Bloom's Taxonomy of Education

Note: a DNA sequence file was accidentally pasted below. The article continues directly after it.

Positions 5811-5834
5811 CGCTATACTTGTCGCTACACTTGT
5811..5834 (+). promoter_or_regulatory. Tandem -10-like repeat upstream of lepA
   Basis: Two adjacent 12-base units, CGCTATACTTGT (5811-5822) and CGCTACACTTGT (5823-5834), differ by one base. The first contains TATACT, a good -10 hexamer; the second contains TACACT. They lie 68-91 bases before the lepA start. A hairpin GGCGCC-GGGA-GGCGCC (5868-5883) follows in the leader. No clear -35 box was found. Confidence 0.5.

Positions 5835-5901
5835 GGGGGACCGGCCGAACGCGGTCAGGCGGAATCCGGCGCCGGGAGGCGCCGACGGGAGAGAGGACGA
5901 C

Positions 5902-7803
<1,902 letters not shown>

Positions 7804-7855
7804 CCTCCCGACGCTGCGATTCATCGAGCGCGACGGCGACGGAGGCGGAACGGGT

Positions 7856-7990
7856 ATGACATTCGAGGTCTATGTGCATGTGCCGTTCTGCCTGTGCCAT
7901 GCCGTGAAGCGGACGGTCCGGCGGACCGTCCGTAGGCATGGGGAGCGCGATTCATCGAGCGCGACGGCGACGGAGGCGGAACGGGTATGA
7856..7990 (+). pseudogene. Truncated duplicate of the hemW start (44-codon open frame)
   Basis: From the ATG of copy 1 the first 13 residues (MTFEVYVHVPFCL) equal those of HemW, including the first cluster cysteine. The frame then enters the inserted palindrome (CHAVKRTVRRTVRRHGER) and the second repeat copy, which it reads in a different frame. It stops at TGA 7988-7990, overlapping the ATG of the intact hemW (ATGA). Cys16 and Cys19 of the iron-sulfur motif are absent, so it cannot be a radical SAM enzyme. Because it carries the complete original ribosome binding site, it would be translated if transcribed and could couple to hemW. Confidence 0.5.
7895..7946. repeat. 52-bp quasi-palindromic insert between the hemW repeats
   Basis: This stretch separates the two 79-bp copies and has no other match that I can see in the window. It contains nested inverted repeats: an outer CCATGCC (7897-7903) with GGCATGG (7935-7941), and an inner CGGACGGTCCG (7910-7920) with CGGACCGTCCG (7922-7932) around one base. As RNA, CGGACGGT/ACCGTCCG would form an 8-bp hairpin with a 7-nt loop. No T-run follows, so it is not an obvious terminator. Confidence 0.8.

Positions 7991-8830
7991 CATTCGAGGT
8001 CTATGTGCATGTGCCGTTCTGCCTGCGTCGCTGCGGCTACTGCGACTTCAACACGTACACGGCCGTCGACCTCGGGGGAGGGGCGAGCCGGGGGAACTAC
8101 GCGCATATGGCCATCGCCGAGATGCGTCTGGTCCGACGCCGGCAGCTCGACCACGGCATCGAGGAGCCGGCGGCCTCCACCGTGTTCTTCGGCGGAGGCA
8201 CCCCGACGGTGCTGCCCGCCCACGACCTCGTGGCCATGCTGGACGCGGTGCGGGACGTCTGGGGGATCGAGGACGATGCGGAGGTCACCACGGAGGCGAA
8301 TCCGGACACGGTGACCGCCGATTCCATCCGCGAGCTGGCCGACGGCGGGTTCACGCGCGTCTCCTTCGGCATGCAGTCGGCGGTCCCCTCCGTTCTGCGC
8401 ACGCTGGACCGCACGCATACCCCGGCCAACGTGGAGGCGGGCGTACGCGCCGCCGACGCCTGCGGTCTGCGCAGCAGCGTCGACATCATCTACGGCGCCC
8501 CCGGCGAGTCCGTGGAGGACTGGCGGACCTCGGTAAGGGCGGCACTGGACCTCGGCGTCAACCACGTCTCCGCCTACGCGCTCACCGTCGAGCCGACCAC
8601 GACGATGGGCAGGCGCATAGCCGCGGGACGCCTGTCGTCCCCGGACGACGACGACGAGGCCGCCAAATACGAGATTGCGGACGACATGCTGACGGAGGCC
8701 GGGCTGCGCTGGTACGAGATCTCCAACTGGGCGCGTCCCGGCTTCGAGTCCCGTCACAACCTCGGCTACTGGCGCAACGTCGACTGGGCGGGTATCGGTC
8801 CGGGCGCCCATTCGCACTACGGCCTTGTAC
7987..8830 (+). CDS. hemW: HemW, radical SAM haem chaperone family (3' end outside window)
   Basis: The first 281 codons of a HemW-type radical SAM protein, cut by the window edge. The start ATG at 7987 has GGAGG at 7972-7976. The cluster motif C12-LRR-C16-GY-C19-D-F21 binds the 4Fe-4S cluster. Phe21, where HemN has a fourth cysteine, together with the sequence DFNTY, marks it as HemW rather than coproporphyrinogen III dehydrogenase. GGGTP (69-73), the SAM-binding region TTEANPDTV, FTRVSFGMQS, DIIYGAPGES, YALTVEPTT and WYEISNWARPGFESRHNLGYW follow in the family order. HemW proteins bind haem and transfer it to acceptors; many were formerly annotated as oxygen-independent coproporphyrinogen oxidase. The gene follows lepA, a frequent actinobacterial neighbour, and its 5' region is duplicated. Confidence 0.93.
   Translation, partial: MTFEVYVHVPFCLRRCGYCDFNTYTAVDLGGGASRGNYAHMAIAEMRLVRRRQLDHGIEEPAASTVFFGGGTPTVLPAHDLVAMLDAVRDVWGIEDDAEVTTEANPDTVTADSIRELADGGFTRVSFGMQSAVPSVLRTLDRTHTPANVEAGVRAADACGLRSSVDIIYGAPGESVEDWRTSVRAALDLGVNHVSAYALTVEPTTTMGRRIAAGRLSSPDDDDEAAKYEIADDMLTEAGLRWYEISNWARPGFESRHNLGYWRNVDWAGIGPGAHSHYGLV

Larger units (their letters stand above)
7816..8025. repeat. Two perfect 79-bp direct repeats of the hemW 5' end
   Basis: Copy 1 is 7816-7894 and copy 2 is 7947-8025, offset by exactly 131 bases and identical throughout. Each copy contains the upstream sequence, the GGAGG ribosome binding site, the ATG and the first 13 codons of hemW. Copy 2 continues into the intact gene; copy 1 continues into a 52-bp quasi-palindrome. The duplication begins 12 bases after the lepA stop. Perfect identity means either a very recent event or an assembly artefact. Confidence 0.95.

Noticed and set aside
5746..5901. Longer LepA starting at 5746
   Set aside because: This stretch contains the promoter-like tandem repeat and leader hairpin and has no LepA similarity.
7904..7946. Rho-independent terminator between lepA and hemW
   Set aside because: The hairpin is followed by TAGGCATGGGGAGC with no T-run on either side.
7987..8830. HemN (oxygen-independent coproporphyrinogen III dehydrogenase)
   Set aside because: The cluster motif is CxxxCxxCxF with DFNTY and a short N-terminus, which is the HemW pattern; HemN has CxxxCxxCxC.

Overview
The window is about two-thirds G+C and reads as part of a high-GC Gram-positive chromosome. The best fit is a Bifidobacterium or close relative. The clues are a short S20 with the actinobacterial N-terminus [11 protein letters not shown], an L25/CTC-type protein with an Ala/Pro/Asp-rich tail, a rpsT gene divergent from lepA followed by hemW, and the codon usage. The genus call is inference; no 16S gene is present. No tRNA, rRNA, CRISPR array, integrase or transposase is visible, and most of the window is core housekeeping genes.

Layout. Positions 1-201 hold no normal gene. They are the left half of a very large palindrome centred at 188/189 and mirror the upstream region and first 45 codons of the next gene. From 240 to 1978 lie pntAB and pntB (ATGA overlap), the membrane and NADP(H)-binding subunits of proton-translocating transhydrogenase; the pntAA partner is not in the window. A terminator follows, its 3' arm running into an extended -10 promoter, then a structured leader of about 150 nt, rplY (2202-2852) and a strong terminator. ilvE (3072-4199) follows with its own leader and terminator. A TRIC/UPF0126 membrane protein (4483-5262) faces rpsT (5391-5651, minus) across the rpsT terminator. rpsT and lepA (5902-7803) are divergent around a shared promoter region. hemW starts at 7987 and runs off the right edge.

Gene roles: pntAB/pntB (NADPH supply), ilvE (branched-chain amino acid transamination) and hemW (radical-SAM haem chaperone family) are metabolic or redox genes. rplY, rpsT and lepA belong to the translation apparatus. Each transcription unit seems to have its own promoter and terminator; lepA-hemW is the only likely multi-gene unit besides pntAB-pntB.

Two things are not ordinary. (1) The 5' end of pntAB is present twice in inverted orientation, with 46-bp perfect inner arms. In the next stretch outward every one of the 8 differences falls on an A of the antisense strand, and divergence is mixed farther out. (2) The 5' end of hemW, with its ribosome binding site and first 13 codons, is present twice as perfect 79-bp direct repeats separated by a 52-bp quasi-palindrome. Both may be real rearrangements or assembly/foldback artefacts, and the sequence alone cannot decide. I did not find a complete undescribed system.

In 1956, Benjamin Bloom and several other educators from the University of Chicago developed Bloom’s Taxonomy of Educational Objectives (Larkin & Burton, 2008, p. 394). Bloom’s Taxonomy was revised in 2001, to make it more relevant, which allowed other groups, like nursing, to adopt this method into their educational practices. Bloom’s Taxonomy has three domains of educational activities: cognitive – mental skills, affective – growth in feelings or emotional areas, psychomotor – manual or physical skills. Each domain has five or six subgroups levels. Each of the objectives within the domain was established as a hierarchal framework based on the idea that lover-level knowledge must be mastered prior to obtaining higher level knowledge. Nursing is using the Revised Bloom’s Taxonomy to change how nurses are educated and how nurses educate patients. “The use of Bloom's Taxonomy has been shown to enhance student mastery of skills and concepts and critical thinking” (Eber & Parker, 2007, p. 45). By using Bloom’s Taxonomy as the framework for education, this method will have long-lasting effects on improving nursing practice and patient education (Larkin & Burton, 2008, p. 402). The cognitive domain addresses the knowledge and the development of intellectual abilities and skills need to understand and recall specific facts and patterns. This domain is broken down into six subgroups: remember, understand, apply, analyzing, evaluate, and create. The cognitive domain address the use of memory in a patient to retrieve information (knowledge) about their disease process and medications associated with that disease. For example, a patient with a chronic disease, after completing this domain will be able to establish a goal or plan, with the knowledge the patient has received about the disease and medications, which will help him or her maintain a healthy lifestyle and control over their blood sugars. The exploration of feelings and emotions...
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